My dog ate a spider – What Should I Do?

My dog ate a spider. Photo of a dog and a spider.

It’s not bad enough that your dog has to eat everything in sight, but now he’s gone and eaten a spider. Not sure what to do about this gross snack of choice? Read on!

If your dog eats a spider, the first thing you’ll want to do is check to see what type it was. Household spiders are generally harmless, though their bites can get infected. However, poisonous spiders can cause a reaction and need immediate emergency vet care. It’s all about staying calm and assessing the situation to watch for symptoms!

Below is all of the information you need to know to keep your dog’s security and safety in check.

Can dogs eat house spiders?

Dogs can, and often do, eat house spiders! House spiders are harmless and simply a good source of protein. While you will always want to ensure that the house spider is, in fact, a harmless house spider, you don’t need to worry about them.

Be mindful to check for spider bites, though, as those may need some care and attention. More on that in a bit, though.

Are spiders toxic to dogs if eaten?

Dogs can eat both house spiders and poisonous spiders without worrying about toxicity. When digested, their bodies are broken down and digested as a great source of lean protein and fiber for your dog!

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Do house spiders bite dogs?

Yes, it’s more than possible that your dog may get a spider bite while eating it. They bite to protect themselves from, well, getting eaten by your dog. So if you notice your dog eating a spider, check his mouth and head in general for bites!

Can a spider bite make a dog sick?

If your dog gets bitten by a regular spider, the worst that will happen is that it will get infected. You can help your dog stay free from this by having a dog-safe product to keep it clean while it heals. Sometimes spider bites don’t show up for a few days, so stay vigilant.

However, spider bites from poisonous or venomous spiders can quickly make your dog sick and need emergency care as soon as you realize that it was a poisonous dog that bit your dog. We’ll discuss this more later.

How do you know if your dog got bit by a spider?

Your dog has fur, so it can be hard to tell if there’s a bite, right? There are a few signs you can look for to show that your dog has been bitten, and those include:

  • Swollen skin
  • Irritated skin that is progressively getting worse
  • Fever

Other tips include manually checking their face and paws for bite puncture wounds for a few days after eating a spider. Sometimes you’ll spot it on your own, and sometimes your dog will pick or scratch at it, indicating that it’s there.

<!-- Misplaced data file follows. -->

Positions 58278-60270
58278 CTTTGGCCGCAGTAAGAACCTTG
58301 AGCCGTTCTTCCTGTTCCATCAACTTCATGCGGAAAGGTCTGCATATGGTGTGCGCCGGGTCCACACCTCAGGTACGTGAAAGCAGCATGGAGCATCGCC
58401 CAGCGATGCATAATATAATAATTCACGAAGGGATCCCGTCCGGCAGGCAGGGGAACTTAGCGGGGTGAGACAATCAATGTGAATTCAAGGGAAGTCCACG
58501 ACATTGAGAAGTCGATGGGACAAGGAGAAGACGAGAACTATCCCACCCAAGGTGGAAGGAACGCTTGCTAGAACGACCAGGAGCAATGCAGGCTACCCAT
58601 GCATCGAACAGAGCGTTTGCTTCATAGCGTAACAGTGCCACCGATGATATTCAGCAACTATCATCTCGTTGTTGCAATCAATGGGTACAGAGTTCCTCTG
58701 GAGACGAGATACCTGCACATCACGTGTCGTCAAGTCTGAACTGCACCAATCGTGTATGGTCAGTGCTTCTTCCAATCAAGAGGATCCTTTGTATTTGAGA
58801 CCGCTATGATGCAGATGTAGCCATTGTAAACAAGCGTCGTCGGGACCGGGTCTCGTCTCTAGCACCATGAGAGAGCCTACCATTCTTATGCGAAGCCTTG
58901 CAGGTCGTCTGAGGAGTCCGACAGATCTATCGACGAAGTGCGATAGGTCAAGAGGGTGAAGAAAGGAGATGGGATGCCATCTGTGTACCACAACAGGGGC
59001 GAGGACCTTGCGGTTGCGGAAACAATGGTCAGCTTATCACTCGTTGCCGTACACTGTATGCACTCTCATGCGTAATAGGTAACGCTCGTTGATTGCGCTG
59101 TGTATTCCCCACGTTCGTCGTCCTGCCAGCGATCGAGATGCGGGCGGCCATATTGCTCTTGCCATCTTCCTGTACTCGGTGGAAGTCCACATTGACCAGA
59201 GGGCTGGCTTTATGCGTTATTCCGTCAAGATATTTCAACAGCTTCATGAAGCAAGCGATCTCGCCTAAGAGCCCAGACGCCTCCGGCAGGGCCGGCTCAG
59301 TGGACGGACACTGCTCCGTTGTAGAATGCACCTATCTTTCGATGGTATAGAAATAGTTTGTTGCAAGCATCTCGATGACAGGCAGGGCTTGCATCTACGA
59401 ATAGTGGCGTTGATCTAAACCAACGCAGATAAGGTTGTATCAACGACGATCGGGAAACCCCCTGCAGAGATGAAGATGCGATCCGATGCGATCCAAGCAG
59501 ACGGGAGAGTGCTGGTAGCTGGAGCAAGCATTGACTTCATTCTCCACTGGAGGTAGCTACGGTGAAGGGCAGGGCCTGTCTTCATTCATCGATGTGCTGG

What happens if a dog eats a poisonous spider?

If your dog finds a poisonous spider and eats it, you may also think he’s eating the venom. Which he is, technically. However, a dog’s digestive tract will break down the venom and the spider as it digests.

It’s unlikely that your dog will react to a poisonous spider from the venom alone. However, it is possible, so keep an eye out for the symptoms that we’ll talk about below. However, a venomous spider bite is a very different story.

In an ideal world, poisonous spiders wouldn’t exist. But they do, and they can cross with dogs in areas including, we’re sorry to say your home.

In all cases like these, you need to call your vet and let them know what kind of spider it was, a tarantula, a black widow, a redback spider, a brown recluse a wolf spider, and also talk about the proper protocols you should follow.

While eating a poisonous spider is often harmless, you must be prepared for the unlikely event that it might not be for your dog. Or that the spider bit your dog before it died in its mouth, which can be hard for pet owners to notice, obviously.

If you are dealing with any of these FAQs, call your vet or bring them in for an emergency vet appointment, whatever they recommend.

Photo of a dog looking at a spider in a web.

What happens if my dog ate a spider web?

If nothing is dangerous on the web (such as a spider or a bug that is not safe for dogs), absolutely nothing will. You may find your dog thirsty, though, since it can tickle quite a bit!